Components of an Anti-Bribery & Corruption Program

To effectively prevent and detect issues of corruption, bribery and fraud in business, compliance has to be an active part of the organization and culture. It is a continuous and ongoing process that must be monitored, maintained and nurtured. This requires a new paradigm that moves away from reactive fire-fighting to managing, monitoring for, preventing and detecting corruption and compliance risks: a paradigm to effectively manage anti-bribery and corruption (ABC) across global or domestic business.

There are two primary models to manage compliance to anticorruption obligations:

  1. One approach is build-your-own, ad hoc and ultimately labor-intensive, and produces significant manual processes and documents. Siloed ABC initiatives never see the big picture. An ad hoc approach to ABC results in poor visibility across the organization and its control environment, because there is no framework or architecture for managing bribery and corruption risk and compliance. When the organization uses scattered documents and processes that do not collaborate, there is no way to be intelligent about risk and understand its impact.
  2. A more strategic approach focuses on technology designed to manage the complex and diverse needs of anticorruption compliance. In a mature ABC program, the organization has an integrated process in an information and technology architecture that provides visibility across compliance tasks and interactions.

The best offense in anticorruption is a good defense. In today’s complex business environment, incidents do happen. The organization defends itself by demonstrating it uses appropriate compliance measures to prevent and detect corruption and noncompliance. The goal is to have preventive measures in place to avoid corruption issues, while at the same time having detective measures to monitor for instances of corruption and respond quickly and efficiently. This includes reporting and cooperating with authorities in investigations.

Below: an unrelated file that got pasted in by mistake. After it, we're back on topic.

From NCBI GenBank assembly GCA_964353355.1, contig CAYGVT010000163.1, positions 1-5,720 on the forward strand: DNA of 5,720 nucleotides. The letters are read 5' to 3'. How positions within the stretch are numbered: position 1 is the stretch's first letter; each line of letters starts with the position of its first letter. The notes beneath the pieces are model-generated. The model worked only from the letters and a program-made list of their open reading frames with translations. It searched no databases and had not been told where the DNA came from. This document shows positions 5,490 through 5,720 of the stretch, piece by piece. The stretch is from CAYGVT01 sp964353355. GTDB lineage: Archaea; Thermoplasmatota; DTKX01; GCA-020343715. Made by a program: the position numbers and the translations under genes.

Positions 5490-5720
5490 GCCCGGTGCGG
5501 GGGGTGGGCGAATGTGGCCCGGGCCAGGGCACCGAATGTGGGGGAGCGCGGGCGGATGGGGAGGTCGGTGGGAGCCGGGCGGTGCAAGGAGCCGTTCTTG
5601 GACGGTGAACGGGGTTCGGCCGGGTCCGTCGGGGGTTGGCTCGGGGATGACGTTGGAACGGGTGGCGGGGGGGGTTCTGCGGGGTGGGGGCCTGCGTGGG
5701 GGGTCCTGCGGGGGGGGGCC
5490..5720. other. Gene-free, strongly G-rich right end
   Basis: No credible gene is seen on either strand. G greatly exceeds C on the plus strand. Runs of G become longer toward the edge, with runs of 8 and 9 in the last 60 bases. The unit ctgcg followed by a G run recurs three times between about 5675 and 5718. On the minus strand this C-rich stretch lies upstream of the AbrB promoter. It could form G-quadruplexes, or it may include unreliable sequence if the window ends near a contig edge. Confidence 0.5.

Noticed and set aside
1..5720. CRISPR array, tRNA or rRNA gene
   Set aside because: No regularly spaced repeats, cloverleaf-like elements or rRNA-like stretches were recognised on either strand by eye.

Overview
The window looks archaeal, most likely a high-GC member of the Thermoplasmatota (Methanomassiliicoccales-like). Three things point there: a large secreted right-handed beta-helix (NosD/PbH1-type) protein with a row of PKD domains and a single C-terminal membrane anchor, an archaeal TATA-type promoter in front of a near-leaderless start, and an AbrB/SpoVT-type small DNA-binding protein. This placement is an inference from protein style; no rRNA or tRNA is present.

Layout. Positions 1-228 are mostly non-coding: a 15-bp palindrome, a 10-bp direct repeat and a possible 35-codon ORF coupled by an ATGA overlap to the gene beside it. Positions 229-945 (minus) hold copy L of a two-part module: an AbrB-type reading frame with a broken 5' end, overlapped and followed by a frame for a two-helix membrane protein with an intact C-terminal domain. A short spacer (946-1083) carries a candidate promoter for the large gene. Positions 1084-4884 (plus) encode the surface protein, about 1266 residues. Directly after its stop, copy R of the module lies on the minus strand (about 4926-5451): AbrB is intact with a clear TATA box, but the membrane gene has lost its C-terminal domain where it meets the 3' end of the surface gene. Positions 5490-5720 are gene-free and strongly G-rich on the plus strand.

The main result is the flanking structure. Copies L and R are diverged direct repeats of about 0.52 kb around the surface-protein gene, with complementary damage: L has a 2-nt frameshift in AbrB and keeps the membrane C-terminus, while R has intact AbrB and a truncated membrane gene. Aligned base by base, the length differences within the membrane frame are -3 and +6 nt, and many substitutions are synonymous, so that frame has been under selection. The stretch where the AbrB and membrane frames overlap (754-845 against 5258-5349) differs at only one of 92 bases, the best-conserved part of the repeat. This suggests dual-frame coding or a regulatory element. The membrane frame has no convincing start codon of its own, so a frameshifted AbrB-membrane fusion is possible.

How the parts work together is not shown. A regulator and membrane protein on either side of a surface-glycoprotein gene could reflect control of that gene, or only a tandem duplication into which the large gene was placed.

An integrated view of the U.S., U.K. and OECD guidance requires that the following compliance elements be in place:

  • Understand your risk: An organization must have a risk-based approach to managing anticorruption. This includes periodic assessment (e.g., annual) of corruption and unethical conduct. However, the risk-assessment process should also be dynamic — completed each time there is a significant business change that could lead to exposure (e.g., mergers and acquisitions, new strategies and new markets). Risk assessments should cover exposure to corruption in specific markets, business partners and geographies.
  • Approach compliance in proportion to risk: How an organization implements compliance procedures and controls is based on the proportion of risk it faces. If a certain area of the world or a business partner carries a higher risk for corruption, the organization must respond with stronger procedures and controls. Proportionality of risk also applies to the size of the business — smaller organizations are not expected to have the same measures as large enterprises.
  • Tone at the top: The compliance program must be fully supported by the board of directors and executives. Communication with top-level management must be bidirectional. Management must communicate that they support the anticorruption compliance program and will not tolerate corruption in any form. At the same time, they must be well-informed about the effectiveness and strategies for compliance and anticorruption initiatives.